My continuing foray into Disney's fifty official Animated Classics. As always, don't hesitate to share your thoughts/memories/complaints in the comments section below. Links to previous entries have also been included below.
The Plot: An anthology of animated shorts, set to popular 40's music.
The Segments: "Once Upon A Wintertime," "Bumble Boogie," "The Legend Of Johnny Appleseed," "Little Toot," "Trees," "Blame It On The Samba," "Pecos Bill"
A Little History: The fifth Disney "package" film released during the 1940s. As before, most segments were released separately to theaters, of which "Little Toot" was the most popular. Performed by Freddy Martin and His Orchestra (with Jack Fina on piano), "Bumble Boogie" is a jazz variation on Nikolai Rimsky-Korsakov's Flight Of The Bumblebee, a piece originally considered for Fantasia. Melody Time later sparked some controversy when "Pecos Bill" was edited for video, which digitally removed the cigarette from its lead character's mouth (a similar sequence with Gaucho Goofy was also cut from Saludos Amigos' DVD release).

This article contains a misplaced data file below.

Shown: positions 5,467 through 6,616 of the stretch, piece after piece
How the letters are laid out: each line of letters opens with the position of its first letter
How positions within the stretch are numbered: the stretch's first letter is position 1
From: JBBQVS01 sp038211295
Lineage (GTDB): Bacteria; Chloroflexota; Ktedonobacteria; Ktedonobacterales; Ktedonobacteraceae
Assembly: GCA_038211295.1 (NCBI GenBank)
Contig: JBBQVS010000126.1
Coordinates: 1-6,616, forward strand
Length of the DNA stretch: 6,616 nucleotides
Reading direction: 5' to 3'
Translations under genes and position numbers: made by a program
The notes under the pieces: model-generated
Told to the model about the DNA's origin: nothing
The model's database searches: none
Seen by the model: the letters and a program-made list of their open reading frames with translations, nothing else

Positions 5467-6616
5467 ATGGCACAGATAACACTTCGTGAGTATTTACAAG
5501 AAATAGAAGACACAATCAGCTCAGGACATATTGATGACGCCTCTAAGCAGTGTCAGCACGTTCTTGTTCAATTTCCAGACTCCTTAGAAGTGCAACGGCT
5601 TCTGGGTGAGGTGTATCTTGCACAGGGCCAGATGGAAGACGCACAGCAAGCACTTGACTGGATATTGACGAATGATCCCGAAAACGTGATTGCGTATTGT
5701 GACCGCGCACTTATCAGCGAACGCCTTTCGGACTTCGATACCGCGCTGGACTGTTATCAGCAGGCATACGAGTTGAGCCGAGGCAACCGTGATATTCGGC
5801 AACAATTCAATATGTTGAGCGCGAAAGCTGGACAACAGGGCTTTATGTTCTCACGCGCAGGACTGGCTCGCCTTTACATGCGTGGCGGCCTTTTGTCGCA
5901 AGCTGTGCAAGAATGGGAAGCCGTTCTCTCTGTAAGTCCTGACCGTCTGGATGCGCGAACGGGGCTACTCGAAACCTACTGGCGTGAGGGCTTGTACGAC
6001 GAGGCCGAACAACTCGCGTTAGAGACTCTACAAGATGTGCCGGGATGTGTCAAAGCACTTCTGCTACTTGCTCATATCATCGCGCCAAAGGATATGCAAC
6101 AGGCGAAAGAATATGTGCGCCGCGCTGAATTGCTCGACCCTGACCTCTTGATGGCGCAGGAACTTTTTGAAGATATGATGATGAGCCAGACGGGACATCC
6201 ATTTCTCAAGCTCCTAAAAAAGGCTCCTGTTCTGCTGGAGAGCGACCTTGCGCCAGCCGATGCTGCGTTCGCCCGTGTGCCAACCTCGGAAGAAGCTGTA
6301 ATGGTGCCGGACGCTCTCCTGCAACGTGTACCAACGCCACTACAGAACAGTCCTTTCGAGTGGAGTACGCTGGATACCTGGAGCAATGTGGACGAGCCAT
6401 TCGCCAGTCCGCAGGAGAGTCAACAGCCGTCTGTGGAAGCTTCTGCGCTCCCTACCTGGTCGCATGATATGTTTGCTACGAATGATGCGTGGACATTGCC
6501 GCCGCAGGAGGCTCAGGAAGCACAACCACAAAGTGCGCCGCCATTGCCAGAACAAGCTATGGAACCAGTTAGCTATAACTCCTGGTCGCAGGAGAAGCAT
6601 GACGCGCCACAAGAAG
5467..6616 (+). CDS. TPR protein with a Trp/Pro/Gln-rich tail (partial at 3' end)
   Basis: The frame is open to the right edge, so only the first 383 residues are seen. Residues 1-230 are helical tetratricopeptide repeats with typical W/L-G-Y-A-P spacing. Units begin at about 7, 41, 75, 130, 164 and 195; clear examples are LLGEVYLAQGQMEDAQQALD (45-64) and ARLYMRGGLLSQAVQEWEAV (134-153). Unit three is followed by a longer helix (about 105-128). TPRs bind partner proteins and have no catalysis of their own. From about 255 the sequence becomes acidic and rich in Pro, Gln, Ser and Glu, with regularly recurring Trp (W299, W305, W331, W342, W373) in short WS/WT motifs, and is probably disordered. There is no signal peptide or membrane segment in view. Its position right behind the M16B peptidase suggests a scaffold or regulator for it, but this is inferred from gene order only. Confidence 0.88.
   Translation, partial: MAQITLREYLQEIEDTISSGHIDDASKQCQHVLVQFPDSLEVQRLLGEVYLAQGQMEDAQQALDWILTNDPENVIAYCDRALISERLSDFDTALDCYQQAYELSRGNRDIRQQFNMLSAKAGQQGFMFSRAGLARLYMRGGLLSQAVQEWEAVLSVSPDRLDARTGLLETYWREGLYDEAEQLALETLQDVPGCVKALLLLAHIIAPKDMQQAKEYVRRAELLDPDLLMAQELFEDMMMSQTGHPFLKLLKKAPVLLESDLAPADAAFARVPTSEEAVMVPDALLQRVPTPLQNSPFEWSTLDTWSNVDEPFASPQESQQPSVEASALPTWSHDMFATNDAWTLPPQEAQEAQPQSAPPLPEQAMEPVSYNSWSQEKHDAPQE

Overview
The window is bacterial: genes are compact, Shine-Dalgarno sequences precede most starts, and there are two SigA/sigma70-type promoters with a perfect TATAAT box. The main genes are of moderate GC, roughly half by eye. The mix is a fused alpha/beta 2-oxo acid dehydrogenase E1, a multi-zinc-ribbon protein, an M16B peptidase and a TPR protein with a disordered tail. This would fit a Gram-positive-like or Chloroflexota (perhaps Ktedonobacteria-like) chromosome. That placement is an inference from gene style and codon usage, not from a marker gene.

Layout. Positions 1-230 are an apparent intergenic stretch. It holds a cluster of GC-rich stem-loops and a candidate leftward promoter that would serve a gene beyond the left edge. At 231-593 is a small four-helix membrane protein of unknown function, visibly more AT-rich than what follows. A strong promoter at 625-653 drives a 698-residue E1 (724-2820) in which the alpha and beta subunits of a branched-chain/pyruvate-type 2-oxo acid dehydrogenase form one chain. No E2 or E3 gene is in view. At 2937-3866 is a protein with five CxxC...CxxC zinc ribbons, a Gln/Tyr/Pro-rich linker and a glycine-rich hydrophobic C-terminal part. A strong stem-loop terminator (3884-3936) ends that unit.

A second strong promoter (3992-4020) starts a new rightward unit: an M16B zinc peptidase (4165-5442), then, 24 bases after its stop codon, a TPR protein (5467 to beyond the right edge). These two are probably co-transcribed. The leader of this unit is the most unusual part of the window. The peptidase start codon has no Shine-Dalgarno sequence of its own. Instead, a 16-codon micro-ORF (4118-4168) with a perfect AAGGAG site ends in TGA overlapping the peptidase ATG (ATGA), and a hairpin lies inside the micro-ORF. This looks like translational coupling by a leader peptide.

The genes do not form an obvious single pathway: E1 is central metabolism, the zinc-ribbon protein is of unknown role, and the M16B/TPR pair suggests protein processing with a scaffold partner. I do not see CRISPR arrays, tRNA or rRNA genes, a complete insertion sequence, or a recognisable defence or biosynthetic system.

How It Broke New Ground: Nothing significant, though – like all of Disney's previous "package" films – its success at the box office helped fund future animated projects.
How It Holds Up Today: I don't know about you, but I'm a little tired of writing a variation on the same old thing – "not a movie," "glorified collection of short subjects," all that. So how about some quick observations on each Melody segment instead? (They play better separately anyway – and I know I've written that before.) I like the soft, simplistic color pallette of "Once Upon A Wonderland," and the bustling energy of "Bumble Boogie," but the folksy, talky "Johnny Appleseed" feels strangely out of place (the Paul Bunyan-esque "Pecos Bill," too, leans heavier on dialogue than actual songs). If there's one thing I learn from "Little Toot," it's that boats don't really hold up as anthropomorphic characters (the plot, too, is a virtual copy of that Pedro the Plane episode from Saludos Amigos). "Trees" underwhelms as a musical recitation of Alfred Joyce Kilmer's famous poem (set to forest imagery straight out of Bambi), and while it's nice to have Donald Duck, José Carioca and the Aracuan Bird back for "Blame It On The Samba," the segment plays like a holdover from Three Caballeros, complete with live-action señorita and psychedelic background animation. And speaking of live-action, it's a little disheartening to see Disney rely on so much of it for "Pecos Bill" - I like the country-western, gather-round-the-campfire idea, but Roy Rogers and his posse spend too much time setting us up for the main story. Always good to visit with Trigger, though.